Emulating Fermi-Hubbard physics with quantum dots: from few to more and how to

Toivo Hensgens

Research output: ThesisDissertation (TU Delft)

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Interacting electrons on material lattices can build up strong quantum correlations, which in turn can lead to the emergence of a wide range of novel and potentially useful magnetic and electronic material properties. Our understanding of this physics, however, is severely limited by the exponential growth in complexity with system size, which leads all classical methods to fall fundamentally short. In this thesis, I show how artificial lattices of conduction band electrons in semiconductors, so-called quantum dot arrays, can be used to directly emulate and therefore elucidate such Fermi-Hubbard physics. To this end, I focus on two approaches. A top-down approach allows to scale easily, but lacks to ability to control or measure individual sites. A bottom-up approach on the other hand utilizes the small devices employed by the community for qubit experiments, in which the control of individual sites is both a blessing and a curse. We address the issue of control to the point where mapping to relevant models is possible and efficiently calibrating larger devices becomes feasible. These results open up the inherently well-suited and scalable platform of quantum dots to emulate novel quantum states of matter.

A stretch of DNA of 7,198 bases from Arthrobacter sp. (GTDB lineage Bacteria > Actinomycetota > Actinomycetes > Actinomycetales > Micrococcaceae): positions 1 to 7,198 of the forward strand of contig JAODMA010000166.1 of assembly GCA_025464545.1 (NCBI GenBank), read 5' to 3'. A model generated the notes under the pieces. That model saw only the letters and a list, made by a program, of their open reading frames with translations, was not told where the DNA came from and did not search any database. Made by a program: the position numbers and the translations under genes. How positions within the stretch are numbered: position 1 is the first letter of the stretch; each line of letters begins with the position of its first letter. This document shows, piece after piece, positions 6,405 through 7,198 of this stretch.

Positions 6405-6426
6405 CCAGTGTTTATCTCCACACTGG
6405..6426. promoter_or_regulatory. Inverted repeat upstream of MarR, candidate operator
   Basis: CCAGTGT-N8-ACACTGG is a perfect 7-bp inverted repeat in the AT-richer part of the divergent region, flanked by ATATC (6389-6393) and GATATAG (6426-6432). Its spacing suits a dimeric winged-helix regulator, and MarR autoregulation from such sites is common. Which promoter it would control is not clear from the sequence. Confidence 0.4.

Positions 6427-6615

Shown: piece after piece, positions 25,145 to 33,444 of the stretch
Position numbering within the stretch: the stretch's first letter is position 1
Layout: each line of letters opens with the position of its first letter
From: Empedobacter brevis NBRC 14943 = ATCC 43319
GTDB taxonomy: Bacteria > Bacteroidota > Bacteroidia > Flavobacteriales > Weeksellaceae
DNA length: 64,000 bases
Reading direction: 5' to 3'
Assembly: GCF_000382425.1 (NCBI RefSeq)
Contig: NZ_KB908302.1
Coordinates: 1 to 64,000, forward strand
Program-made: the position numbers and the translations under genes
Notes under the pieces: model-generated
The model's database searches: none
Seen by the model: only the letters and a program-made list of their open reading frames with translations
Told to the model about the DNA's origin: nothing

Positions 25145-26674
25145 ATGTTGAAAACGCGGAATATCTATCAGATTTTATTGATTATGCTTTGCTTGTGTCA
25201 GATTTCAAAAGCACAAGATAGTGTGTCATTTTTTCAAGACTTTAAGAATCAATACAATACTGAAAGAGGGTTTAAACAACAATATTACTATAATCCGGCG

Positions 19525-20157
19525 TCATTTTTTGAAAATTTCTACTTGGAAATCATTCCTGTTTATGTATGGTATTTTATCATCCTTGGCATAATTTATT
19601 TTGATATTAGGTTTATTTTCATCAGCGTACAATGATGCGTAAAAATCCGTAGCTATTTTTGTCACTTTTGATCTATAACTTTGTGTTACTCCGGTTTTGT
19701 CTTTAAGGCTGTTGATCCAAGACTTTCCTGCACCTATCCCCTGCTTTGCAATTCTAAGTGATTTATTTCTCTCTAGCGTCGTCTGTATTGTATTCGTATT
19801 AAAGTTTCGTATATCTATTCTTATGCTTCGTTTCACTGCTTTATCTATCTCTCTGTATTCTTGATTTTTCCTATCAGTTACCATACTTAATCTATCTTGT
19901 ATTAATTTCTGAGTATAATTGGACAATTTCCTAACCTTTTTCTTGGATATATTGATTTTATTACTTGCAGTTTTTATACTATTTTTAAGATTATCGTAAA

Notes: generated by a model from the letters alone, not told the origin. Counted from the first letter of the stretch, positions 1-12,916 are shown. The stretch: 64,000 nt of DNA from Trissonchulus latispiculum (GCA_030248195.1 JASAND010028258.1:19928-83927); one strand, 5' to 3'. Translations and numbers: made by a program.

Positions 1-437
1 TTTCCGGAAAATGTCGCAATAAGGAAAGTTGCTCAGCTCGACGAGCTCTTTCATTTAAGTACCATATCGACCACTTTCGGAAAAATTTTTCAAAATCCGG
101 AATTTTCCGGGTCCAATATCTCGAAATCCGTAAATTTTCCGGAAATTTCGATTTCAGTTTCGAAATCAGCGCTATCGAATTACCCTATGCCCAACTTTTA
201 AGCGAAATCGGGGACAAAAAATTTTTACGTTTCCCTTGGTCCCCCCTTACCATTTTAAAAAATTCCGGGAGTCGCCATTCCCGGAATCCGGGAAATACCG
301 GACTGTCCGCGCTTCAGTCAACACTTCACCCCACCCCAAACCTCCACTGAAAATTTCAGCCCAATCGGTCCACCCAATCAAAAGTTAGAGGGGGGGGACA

Original languageEnglish
QualificationDoctor of Philosophy
Awarding Institution
  • Delft University of Technology
  • Vandersypen, L.M.K., Supervisor
Award date10 Jan 2018
Print ISBNs978-90-8593-331-1
Publication statusPublished - 2018

Bibliographical note

Casimir PhD series 2017-47


  • Fermi-Hubbard model
  • large quantum dot arrays
  • Coulomb blockade
  • Mott transition
  • classically intractable models


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